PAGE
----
The European Parliament is gearing up for tough talks on the EU’s climate target for 2030, with a 65% emissions cut now firmly on the table.
Ultimately, the coronavirus pandemic may slow down initial plans to adopt the European Climate Law and a number of other climate-related policy proposals, writes Robert Jeszke.
The European Commission “took note” of the UK’s announcement to postpone this year’s UN climate summit, stressing however its “strong commitment” to the global climate agenda as world nations grapple with the COVID-19 pandemic.
In the middle of the COVID-19 outbreak, the European Commission published last week what would have otherwise been a high-profile initiative: the launch of a cost-benefit analysis of increasing the EU’s climate ambition for 2030 in view of reaching net-zero emissions by mid-century.
After the EU committed to climate neutrality by mid-century, the European Commission is now busy performing a detailed cost-benefit analysis of raising the bloc’s climate target for 2030. Brook Riley peaks into the EU's modelling engine room to decipher the assumptions behind the figures.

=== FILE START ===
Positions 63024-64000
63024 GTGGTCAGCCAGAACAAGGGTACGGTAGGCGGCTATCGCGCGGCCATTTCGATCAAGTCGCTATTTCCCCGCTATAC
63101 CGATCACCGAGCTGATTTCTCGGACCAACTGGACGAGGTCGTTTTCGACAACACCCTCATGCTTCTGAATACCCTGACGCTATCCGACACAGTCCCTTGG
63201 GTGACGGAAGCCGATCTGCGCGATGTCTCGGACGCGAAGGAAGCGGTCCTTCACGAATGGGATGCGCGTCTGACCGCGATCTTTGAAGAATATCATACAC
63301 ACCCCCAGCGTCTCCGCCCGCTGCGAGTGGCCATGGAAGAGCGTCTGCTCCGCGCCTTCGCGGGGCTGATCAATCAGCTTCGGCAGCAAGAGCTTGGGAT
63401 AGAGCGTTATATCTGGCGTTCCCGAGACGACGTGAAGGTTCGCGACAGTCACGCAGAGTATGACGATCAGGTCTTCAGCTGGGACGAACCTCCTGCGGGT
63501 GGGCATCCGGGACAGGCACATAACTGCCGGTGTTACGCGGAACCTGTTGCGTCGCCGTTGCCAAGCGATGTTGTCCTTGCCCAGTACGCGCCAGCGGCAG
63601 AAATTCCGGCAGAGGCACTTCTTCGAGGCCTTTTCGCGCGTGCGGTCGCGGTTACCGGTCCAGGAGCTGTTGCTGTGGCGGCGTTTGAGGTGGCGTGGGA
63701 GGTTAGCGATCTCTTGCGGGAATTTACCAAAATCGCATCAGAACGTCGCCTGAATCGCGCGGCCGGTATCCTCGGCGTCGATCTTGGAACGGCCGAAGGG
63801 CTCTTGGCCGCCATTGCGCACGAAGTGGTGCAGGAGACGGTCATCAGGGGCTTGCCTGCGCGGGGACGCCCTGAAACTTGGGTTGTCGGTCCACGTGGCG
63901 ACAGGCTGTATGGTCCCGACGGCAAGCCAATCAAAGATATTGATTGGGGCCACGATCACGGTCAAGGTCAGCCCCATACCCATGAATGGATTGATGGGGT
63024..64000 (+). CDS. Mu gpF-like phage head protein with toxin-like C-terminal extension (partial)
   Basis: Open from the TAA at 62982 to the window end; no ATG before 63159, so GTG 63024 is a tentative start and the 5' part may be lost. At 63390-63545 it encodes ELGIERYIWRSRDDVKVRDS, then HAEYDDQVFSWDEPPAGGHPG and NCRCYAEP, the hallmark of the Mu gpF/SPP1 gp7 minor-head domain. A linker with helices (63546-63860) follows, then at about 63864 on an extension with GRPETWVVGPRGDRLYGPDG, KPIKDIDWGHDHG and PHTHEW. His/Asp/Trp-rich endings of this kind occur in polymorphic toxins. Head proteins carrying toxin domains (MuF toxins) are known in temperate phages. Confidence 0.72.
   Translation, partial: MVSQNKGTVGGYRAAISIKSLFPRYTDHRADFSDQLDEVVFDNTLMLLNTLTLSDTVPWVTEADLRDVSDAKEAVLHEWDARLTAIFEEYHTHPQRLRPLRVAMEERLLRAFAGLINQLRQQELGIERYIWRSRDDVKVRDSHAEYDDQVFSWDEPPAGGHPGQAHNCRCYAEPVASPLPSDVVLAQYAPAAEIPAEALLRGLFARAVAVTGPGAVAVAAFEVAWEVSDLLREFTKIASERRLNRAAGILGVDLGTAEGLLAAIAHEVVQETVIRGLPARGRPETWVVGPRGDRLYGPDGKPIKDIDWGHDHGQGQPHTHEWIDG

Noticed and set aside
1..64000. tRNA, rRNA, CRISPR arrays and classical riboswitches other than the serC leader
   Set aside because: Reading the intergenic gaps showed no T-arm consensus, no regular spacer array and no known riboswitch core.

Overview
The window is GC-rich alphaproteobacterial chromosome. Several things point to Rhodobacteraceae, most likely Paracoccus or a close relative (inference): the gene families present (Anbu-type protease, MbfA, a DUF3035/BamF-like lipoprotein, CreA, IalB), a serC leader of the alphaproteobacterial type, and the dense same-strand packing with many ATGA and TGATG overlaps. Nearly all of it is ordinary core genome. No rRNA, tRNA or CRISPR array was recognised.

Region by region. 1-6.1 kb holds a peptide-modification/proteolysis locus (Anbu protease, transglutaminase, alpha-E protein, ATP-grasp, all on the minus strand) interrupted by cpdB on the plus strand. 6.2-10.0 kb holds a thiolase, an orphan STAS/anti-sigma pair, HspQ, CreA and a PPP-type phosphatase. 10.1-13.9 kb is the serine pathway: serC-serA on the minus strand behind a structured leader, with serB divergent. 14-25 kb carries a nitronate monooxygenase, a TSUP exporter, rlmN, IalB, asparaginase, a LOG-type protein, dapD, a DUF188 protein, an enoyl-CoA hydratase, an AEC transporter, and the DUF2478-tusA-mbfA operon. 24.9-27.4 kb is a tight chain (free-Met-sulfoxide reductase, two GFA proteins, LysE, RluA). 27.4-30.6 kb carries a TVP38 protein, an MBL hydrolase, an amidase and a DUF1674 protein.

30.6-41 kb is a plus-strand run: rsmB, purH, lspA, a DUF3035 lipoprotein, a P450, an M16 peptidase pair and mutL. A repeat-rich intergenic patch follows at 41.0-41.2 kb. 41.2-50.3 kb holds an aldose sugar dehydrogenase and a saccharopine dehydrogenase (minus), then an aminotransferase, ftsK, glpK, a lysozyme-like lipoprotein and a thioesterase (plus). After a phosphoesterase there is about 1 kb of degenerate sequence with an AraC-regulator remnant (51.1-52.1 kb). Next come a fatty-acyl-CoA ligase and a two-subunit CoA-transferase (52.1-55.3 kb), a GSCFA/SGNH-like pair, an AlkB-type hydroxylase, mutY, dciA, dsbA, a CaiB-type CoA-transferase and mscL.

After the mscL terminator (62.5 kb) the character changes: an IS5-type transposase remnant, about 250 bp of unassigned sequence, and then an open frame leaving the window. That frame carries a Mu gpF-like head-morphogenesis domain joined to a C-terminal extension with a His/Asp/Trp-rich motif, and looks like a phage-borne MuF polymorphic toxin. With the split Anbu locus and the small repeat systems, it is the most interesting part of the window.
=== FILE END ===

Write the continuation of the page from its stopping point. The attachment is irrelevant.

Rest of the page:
Teen activist Greta Thunberg reminded EU ministers on Thursday (5 March) about the rapidly declining amount of carbon dioxide that world nations are still allowed to emit before the rise in global temperatures risks hitting dangerous levels.
The European Union will need to “re-orient most, if not all” of its policies in order to protect vulnerable regions and workers in industries affected by the transition to a green economy, the EU Commission’s vice-president Frans Timmermans has said.
The European Commission must publish its impact assessment on the EU's 2030 climate target in June – not in September like is currently mentioned in the draft Climate Law, MEP Pascal Canfin told EURACTIV in an interview.
As the European Commission prepares its proposal for a landmark EU Climate Law, Eurelectric boss Kristian Ruby urges policymakers to keep it simple and focus on the long-term.
The EU’s statistical office, Eurostat, published new figures on energy consumption for 2018 this week (4 February). As expected, they weren’t good, with the EU as a whole set to miss its 2020 energy efficiency objective by a margin of up to 5%, in what campaigners called the "biggest miss" of all 2020 targets.